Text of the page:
Rapid construction has raised worries among many safety experts. A source working for a foreign company that supplies construction materials for China’s high-speed railways told Caixin that building 300 kilometers of railway usually takes 10 years overseas, but only two years in China. He said tight delivery deadlines were sometimes met with lower quality control measures.

A railway engineer expressed concern over the structural stability of railways lines from land subsidence issues. Foreign builders typically leave a four to five year buffer time for land settlement before construction is completed. But in China, the Ministry of Railways has used elevated bridges to address changes in land elevation.

Another development to watch, as America attempts to catch up in the high-speed train race, is ridership. It turns out that, in China, the notion that “if you build it, they will come,” may not be a slam-dunk. Economist and China specialist Patrick Choavec observes that, while China’s conventional rail system is completely overloaded with passengers and coal, the high-speed system may not be a viable answer:

China’s high-speed rail is “expensive both to build and to operate, requiring high ticket prices to break even. The bulk of the long-distance passenger traffic, especially during the peak holiday periods, is migrant workers for whom the opportunity cost of time is relatively low. Even if they could afford a high-speed train ticket — which is doubtful given their limited incomes — they would probably prefer to conserve their cash and take a slower, cheaper train. If that proves true, the new high-speed lines will only incur losses while providing little or no relief to the existing transportation network.”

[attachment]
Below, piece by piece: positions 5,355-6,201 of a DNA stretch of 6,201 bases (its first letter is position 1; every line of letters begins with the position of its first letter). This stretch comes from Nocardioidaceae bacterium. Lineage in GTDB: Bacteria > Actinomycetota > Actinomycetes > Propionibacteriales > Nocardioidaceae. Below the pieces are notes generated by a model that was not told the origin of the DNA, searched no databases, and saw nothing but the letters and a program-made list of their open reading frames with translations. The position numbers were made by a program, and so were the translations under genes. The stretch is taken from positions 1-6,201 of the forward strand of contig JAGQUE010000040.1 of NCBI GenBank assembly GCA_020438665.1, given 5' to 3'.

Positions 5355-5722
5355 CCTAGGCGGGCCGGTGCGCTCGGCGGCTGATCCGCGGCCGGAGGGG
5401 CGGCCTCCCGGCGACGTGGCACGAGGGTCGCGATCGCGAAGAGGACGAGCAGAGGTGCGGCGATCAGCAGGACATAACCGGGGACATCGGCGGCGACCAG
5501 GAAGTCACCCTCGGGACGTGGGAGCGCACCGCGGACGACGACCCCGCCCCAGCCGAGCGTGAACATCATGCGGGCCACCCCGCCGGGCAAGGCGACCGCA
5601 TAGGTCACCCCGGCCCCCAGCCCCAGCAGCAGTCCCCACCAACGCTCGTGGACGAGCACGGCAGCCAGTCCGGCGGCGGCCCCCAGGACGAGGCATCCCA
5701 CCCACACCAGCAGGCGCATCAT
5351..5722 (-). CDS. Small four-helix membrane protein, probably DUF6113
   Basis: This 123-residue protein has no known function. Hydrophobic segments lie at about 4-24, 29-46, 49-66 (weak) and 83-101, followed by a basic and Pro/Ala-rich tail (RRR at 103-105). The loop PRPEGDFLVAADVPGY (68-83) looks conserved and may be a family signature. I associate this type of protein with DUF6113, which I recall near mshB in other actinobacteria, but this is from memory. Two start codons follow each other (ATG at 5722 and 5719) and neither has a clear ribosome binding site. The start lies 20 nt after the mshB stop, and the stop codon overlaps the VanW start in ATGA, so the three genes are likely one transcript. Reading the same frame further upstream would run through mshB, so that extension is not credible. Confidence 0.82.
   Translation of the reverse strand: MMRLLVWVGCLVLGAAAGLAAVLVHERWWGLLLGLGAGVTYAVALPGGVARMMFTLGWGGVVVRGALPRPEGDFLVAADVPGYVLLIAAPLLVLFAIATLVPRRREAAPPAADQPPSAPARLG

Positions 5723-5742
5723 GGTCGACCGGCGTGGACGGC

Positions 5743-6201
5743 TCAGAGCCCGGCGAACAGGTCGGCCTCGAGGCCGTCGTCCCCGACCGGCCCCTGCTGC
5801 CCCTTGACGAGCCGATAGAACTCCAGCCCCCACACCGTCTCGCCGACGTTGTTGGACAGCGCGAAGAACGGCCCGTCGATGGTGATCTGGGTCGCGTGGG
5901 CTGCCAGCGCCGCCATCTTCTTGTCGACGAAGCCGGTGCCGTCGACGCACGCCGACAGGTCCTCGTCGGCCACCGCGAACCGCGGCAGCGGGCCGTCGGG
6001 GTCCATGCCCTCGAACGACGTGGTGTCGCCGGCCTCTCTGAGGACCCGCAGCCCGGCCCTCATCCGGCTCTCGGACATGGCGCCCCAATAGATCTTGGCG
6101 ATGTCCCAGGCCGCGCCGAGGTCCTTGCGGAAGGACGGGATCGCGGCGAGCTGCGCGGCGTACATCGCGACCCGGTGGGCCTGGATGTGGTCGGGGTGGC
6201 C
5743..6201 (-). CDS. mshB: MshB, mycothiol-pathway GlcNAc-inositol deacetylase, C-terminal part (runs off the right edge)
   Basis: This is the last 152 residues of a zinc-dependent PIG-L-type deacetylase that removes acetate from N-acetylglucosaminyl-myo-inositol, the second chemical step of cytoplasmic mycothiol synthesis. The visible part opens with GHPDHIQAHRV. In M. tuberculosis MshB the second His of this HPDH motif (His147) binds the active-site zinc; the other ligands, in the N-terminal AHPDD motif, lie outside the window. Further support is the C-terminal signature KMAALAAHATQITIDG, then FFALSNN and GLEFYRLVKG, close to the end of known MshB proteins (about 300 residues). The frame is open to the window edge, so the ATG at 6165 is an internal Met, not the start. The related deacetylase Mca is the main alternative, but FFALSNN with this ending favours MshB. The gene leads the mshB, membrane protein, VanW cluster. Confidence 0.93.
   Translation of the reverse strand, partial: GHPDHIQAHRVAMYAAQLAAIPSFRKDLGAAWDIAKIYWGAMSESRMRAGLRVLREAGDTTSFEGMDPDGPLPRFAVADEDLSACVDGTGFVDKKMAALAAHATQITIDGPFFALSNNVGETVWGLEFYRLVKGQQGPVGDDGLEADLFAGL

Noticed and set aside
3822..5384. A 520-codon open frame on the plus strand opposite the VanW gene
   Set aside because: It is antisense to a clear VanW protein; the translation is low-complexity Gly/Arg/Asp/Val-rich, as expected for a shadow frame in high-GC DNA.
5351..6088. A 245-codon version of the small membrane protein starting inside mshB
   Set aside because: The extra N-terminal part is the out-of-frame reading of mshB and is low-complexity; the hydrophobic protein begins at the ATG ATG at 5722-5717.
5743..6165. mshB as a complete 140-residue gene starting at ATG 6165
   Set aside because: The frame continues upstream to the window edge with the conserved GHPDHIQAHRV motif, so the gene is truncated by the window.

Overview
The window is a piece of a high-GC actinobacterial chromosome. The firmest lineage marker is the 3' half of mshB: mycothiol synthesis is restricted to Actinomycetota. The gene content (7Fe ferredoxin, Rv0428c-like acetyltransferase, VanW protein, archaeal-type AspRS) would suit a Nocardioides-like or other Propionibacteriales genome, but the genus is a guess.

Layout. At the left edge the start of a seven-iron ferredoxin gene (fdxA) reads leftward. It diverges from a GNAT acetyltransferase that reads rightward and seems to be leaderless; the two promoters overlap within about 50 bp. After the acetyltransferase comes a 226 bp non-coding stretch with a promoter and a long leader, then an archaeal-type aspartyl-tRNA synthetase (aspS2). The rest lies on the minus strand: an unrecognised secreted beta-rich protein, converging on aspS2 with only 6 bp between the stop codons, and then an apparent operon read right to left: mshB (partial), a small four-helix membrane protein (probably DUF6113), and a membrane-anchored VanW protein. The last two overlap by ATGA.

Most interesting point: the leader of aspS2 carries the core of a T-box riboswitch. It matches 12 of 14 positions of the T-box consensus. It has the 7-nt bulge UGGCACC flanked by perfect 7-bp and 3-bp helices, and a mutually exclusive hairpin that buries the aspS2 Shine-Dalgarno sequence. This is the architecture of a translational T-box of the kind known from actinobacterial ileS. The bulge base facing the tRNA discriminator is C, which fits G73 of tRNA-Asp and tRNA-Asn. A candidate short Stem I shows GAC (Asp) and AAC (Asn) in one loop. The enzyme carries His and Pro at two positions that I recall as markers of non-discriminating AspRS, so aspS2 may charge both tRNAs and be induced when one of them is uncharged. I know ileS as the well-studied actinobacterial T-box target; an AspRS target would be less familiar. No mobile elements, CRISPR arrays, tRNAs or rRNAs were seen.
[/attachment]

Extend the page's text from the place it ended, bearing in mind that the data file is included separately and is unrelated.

Derailment in Florida

In an NPR interview, Florida’s newly elected Gov. Scott  explained his rationale for turning down federal funds for high-speed rail.  He said,”The …data shows capital cost overruns are pervasive in nine of 10 high-risk, high-speed rail projects, and that two-thirds of those projects inflated revenue projections by an average of 65 percent of actual patronage.”

The federal funds would have paid for 90 percent of the construction costs, but Scott called the expenditure “too risky” for Florida taxpayers.

The Florida project would have been the first in the US. Some speculate that Gov. Scott’s rejection of federal money was an ideological move—paralleled in other states, where conservative lawmakers characterize any money from Washington, and especially from the Obama administration, as tainted. 

But even if, in the short term, Gov. Scott’s decision has financial merit for Florida, rejecting high-speed rail technology for the US in the 21st Century is like saying no to automobiles in the early 20th century or nixing the interstate highway system in the 1950s. When new technologies emerge—advances that can improve quality of life and the nation’s economic health—they’re going to be adopted. So, high-speed rail is probably going to happen—eventually. The only questions seem to be when, where, how much and what we will learn from the journey.